Technological advances in fields such as artificial intelligence and automation have the potential to fundamentally alter prevailing economic trends. While the effects of these changes are the subject of great debate in the developed world, less discussed has been how they will impact the developing world. Speakers will explore what emerging technologies mean for both the traditional models of development and the future of job creation in developing countries.
Christal Morehouse, Alla Volkova, and Silvia Fierăscu of The Open Society Foundation (OSF) have just issued a fascinating report on the gender breakdown of speakers at 23 high-level conferences across Europe—including nine forums, six conferences, four meetings, three summits, and a games and an ideas lab.
In 1996, Burkina Faso enacted legislation banning the practice of female genital mutilation/cutting (FGM/C). Much of the qualitative literature surrounding FGM/C discounts the impact of legal change on what is considered a social/cultural issue. We use data from the Demographic and Health Surveys DHS(VI) in Burkina Faso to test for a discontinuous change in the likelihood of being cut in the year the law was passed. We ﬁnd robust evidence for a substantial drop in hazard rates in 1996 and investigate the heterogeneous impact of the law by region, religion, and ethnicity.
The approach of 2015, the target date of the Millennium Development Goals, sets the stage for a global reengagement on the question of “what is development?” We argue that the post-2015 development framework for development should include Millennium Development Ideals which put into measurable form the high aspirations countries have for the well-being of their citizens.
Government contracts regarding the use of public property and finances should be published by default. Many jurisdictions already require that contracts be made public in response to requests for the information; some now publish contracts proactively. Doing so helps new entrants compete in the market for public contracts, helps governments model their projects on other successful examples, and allows citizens greater insight into how their taxes are being spent. This provides a practical outline for reaping the benefits of open contracts while addressing legitimate concerns about costs, collusion, privacy, commercial secrecy, and national security.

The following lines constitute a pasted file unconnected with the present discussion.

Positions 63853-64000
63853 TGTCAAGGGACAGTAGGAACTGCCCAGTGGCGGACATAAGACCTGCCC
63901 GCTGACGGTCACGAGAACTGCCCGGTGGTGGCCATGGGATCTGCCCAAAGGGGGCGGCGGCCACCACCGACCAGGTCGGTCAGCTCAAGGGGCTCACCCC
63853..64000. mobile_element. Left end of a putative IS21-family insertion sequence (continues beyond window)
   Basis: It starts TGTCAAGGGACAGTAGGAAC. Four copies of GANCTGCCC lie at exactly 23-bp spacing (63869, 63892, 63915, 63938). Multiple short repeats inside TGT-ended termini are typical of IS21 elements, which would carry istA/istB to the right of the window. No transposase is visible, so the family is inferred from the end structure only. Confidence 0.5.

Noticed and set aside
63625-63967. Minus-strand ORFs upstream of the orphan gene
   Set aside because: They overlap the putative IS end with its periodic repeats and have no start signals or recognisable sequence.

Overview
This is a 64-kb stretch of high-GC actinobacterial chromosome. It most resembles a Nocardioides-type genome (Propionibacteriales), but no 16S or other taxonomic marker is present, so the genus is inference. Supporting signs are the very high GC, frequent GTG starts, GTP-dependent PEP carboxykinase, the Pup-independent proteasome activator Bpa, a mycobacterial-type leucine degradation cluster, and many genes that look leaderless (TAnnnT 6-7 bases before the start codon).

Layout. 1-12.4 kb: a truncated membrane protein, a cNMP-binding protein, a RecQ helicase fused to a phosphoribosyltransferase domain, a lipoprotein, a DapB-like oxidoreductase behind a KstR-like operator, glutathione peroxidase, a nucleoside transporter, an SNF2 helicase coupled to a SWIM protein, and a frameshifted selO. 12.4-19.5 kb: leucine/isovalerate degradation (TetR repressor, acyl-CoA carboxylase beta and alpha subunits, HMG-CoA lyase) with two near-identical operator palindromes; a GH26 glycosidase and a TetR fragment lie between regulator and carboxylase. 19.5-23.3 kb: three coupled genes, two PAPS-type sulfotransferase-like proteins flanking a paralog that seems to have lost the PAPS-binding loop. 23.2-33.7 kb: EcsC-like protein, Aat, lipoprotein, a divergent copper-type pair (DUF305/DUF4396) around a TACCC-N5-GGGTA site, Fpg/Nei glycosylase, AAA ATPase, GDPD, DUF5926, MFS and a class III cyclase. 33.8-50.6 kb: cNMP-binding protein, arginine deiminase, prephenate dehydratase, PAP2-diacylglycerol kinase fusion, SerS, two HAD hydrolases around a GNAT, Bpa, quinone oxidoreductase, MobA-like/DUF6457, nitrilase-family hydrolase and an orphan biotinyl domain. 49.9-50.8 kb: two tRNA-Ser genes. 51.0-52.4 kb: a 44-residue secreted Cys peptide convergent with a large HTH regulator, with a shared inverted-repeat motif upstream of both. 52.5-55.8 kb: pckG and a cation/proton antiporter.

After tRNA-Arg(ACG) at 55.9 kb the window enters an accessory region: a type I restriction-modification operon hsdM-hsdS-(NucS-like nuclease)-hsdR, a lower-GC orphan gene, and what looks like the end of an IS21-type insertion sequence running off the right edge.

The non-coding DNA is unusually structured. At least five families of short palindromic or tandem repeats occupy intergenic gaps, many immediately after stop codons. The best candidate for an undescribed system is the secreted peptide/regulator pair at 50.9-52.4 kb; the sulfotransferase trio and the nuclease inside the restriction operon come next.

The total scale of incremental investment requirements in infrastructure in developing countries has been estimated at around USD 1 trillion a year, with a range of related studies suggesting numbers between $815 billion to $1.3 trillion. While all such numbers are open to considerable debate, and were not designed to measure the cost of delivering the specific SDG infrastructure targets, they suggest the likely scale of the financing challenge for an SDG agenda which includes universal coverage to adequate housing, water, sanitation, modern energy and communications technologies.
Just as the evidence suggests that a more gender-inclusive political system may lead to better policies for women and girls and integrating women into corporate boards may mean reaching new consumers, there is a case to be made for increasing women’s presence in developing technology and innovation. Incorporating more women into technology sectors is likely to 1) increase productivity, 2) offers women a source of high-quality jobs, and 3) may have knock-on benefits for female consumers of technology, whose needs are more likely to be taken into account.